It’s Saturday, April 11, 2009. I’m reading my local newspaper, the Laramie Daily Boomerang. The headlines tell me volunteers have organized a city-wide cleanup for today; that a local university basketball player is trying out for the NBA; that turkey hunting hinges on making a good turkey call.
Advertisements for Easter Sunday church services are juxtaposed with ads for ammo at the local outdoors store. Maybe we really are clinging to religion and guns in my rural state but that’s not my concern today. I’m just happy my small town still has a paper, the one I’ve subscribed to since 1990, when I first made up my mind to move West.
I received the Sunday Daily Boomerang in the mail the Thursday or Friday after it was published. I read about local leaders and pancake breakfasts and homes for sale, and dream about my future home town.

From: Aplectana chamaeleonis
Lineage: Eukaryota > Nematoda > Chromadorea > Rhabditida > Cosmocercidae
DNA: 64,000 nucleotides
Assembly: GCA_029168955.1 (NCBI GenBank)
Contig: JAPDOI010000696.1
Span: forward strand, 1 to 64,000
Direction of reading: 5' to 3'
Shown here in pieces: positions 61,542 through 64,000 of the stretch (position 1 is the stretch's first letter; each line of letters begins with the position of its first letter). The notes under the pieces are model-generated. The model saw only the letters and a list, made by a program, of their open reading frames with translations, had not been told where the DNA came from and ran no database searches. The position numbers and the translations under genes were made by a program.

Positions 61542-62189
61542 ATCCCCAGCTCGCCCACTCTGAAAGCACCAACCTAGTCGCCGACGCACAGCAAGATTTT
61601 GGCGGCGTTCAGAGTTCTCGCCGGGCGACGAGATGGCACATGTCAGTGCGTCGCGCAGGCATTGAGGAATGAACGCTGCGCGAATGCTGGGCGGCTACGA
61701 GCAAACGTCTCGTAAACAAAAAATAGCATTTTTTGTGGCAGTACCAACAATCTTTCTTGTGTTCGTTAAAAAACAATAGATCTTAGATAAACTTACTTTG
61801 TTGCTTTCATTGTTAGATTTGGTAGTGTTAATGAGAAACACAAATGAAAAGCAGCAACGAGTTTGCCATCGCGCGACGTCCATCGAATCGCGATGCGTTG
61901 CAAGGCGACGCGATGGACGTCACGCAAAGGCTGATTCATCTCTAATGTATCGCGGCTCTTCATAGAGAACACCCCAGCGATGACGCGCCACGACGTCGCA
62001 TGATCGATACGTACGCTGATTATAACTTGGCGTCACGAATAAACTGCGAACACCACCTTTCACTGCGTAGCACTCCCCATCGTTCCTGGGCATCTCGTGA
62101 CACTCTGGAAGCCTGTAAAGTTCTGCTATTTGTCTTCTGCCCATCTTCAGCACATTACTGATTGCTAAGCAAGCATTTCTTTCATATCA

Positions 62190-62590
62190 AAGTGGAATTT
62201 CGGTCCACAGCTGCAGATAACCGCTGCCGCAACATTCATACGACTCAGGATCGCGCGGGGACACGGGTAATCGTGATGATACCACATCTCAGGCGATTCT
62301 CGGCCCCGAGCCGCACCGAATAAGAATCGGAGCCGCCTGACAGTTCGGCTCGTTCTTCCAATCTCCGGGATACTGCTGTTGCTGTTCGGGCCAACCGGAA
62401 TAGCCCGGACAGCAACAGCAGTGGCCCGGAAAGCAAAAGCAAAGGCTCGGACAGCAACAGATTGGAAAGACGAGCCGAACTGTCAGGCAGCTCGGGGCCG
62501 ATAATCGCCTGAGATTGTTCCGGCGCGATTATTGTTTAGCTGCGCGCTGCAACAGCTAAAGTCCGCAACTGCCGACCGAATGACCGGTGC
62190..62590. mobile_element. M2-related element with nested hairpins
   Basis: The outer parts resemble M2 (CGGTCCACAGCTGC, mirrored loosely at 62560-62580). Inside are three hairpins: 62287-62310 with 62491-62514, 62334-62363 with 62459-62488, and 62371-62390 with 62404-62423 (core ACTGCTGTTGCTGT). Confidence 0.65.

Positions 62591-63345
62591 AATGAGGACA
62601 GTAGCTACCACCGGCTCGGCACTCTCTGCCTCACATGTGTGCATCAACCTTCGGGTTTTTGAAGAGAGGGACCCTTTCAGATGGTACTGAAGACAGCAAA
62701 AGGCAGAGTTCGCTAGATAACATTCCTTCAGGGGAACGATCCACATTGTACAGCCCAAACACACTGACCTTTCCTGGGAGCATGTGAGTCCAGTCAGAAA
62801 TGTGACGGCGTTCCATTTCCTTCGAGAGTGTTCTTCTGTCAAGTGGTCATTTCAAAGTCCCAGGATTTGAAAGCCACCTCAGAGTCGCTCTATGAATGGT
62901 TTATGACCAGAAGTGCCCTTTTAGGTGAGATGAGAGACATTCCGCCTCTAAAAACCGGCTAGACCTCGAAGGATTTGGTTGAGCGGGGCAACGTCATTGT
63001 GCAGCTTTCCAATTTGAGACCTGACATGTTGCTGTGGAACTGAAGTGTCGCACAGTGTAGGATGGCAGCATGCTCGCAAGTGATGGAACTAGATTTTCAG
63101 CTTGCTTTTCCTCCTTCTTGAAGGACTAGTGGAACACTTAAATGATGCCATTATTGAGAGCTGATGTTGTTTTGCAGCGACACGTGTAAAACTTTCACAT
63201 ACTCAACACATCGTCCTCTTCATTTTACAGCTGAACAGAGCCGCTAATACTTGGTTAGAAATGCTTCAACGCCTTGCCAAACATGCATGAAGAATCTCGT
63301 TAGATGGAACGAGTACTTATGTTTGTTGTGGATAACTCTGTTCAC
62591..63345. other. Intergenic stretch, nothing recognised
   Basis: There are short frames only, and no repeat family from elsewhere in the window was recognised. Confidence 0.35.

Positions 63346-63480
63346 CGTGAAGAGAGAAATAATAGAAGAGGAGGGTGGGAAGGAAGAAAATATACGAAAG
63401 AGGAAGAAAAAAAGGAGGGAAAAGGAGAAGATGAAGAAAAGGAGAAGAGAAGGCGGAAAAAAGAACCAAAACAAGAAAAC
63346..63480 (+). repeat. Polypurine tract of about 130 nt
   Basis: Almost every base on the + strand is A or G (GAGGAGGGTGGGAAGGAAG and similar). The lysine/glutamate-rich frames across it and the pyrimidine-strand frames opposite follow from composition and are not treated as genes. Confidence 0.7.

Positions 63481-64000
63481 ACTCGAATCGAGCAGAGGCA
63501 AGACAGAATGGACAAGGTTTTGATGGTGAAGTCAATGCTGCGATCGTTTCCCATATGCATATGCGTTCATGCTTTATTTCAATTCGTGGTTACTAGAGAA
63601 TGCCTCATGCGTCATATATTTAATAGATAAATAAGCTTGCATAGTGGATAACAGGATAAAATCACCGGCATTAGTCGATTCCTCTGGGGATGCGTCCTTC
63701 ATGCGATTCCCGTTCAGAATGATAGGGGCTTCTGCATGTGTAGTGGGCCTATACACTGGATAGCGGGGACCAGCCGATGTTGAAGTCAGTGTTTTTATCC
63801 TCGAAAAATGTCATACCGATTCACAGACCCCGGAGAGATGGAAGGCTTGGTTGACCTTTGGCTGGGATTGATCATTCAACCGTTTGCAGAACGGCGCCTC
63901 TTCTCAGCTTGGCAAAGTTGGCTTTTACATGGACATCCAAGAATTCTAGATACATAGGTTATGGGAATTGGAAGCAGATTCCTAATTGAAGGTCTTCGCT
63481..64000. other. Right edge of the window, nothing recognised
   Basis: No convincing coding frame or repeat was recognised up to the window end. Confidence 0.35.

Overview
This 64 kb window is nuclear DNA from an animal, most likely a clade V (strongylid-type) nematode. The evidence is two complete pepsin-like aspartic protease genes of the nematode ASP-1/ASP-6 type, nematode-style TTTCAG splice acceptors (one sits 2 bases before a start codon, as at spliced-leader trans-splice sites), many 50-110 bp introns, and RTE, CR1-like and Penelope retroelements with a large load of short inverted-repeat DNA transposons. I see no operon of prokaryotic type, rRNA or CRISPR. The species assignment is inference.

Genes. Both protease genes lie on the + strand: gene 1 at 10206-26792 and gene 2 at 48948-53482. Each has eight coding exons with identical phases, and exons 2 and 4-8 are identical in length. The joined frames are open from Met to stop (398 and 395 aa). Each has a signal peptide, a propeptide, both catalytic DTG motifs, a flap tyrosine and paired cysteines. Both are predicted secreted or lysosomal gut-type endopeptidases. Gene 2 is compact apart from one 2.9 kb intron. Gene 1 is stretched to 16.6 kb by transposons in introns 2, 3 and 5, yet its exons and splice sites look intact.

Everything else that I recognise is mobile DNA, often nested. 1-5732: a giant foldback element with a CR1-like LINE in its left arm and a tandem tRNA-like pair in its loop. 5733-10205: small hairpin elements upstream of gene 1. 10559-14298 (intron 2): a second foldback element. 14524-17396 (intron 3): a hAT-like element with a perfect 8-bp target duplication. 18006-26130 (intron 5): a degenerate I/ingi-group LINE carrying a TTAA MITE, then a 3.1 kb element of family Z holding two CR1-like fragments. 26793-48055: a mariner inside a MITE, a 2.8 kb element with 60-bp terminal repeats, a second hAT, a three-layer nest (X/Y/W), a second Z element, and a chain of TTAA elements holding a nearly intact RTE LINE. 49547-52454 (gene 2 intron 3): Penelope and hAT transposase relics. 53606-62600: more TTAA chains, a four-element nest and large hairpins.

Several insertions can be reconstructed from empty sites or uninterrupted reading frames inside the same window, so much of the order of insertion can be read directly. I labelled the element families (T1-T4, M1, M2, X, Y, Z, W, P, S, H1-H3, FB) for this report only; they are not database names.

Now as big city papers are drowning in red ink and moving their “content” online, small town papers like mine have shrunk to 24 pages for a Saturday edition and deliver little national or international news beyond briefs. That concentration on local reporting is the trend that might keep small papers from being a redundancy, in several senses of the word.
But while print news is in danger of landing in the ash heap, the flames of fascination with newspapers past are being fanned. For example, an effort is underway by the Wyoming State Library and other partners to digitize and make available to the public Wyoming newspapers from 1849 to 1922. I’ve seldom heard hard-core historians or genealogists complain about using microfilm readers — I sense they enjoy the hunt. But thanks to the Wyoming Newspaper Project, more than 900,000 newspaper pages have been digitized. The bulk have been loaded to the easily searchable Web site: the rest are on their way.